All high school seniors face the same issues: which college will they attend? Will they get financial aid? How will they know what school is right for them?
Now that I’m a senior in college, I am able to reflect on my high school senior year. I can remember being overwhelmed with all the preparations. One of the main issues I faced was the cost of higher education.
At the end of my junior year, I knew I had to start researching scholarships and financial aid if I wanted to obtain a degree from a highly accredited college. I knew I did not want to stay home to attend school, so I had to find a way to make college affordable for my family. I already had two older siblings in college and a younger sister in private school.
The summer of my junior year, I must have filled out about a hundred scholarship applications. Thanks to the Bill and Melinda Gates Millennium Scholarship Foundation (gmsp.org), I was able to attend and dorm at a four-year college without having to take out student loans.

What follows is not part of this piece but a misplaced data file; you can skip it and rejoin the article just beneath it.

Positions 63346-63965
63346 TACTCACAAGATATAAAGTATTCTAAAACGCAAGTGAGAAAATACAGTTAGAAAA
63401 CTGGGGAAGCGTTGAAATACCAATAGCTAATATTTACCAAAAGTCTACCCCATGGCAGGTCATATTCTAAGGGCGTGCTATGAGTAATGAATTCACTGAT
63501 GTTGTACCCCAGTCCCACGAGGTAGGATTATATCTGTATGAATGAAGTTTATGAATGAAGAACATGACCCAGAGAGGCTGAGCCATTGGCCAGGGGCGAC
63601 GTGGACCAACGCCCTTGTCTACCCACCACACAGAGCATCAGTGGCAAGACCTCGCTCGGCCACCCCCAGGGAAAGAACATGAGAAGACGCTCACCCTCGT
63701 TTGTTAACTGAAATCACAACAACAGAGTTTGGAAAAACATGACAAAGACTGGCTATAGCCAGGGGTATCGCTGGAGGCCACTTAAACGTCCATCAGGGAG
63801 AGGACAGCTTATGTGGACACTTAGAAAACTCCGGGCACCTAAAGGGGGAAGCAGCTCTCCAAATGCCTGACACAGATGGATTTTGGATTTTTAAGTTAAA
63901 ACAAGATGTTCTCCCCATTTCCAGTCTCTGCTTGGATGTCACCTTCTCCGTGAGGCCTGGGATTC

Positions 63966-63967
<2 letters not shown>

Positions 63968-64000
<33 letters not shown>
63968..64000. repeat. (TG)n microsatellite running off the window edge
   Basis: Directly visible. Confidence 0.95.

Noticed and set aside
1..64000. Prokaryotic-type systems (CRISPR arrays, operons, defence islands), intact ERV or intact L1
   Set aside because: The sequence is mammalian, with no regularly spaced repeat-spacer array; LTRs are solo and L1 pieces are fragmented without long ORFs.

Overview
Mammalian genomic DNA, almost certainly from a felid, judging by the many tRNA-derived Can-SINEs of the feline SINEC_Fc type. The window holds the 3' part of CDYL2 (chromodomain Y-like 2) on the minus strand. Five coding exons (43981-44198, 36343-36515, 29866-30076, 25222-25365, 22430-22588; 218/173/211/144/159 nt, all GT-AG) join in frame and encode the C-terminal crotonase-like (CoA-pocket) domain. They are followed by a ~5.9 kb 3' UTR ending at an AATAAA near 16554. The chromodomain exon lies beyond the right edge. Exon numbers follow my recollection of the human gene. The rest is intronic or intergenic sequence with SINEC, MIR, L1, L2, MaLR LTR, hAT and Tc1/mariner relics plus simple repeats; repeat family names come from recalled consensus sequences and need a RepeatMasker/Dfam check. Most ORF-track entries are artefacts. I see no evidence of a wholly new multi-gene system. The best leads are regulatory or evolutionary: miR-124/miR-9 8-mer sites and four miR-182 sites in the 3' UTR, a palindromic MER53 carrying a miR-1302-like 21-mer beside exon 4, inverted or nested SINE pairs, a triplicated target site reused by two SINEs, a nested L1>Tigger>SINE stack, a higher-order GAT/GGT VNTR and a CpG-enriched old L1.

Once my financial situation was set, I started to look more closely into what colleges were right for me. One of the things we minority students look at when considering colleges is the student population: “How many people look like me?”
I wanted a school that was going to prepare me for corporate America, a school that was going to have a diverse student population, where I could learn new things about other cultures.
The college of my choice was not only going to be culturally enriching, but also prepare me to work in my field of study. I had a passion for children, education and criminal justice. I had to find a college that suited all of my needs.
I chose a college with majors that reflected both of my interests, which was a good idea. I now want to be a teacher, principal—and eventually superintendent of the New York City Board of Education.
Choosing a college, applying for financial aid and finding a major is not easy. But with a little bit of hard work and dedication, it is possible. Every student has the opportunity to attend college. It is our job to turn the opportunities into reality.
Nicole Amber Colon is a senior at St. John Fisher College in Rochester, N.Y., majoring in childhood education and special education with a minor in sociology. She plans to pursue a master’s degree in literacy.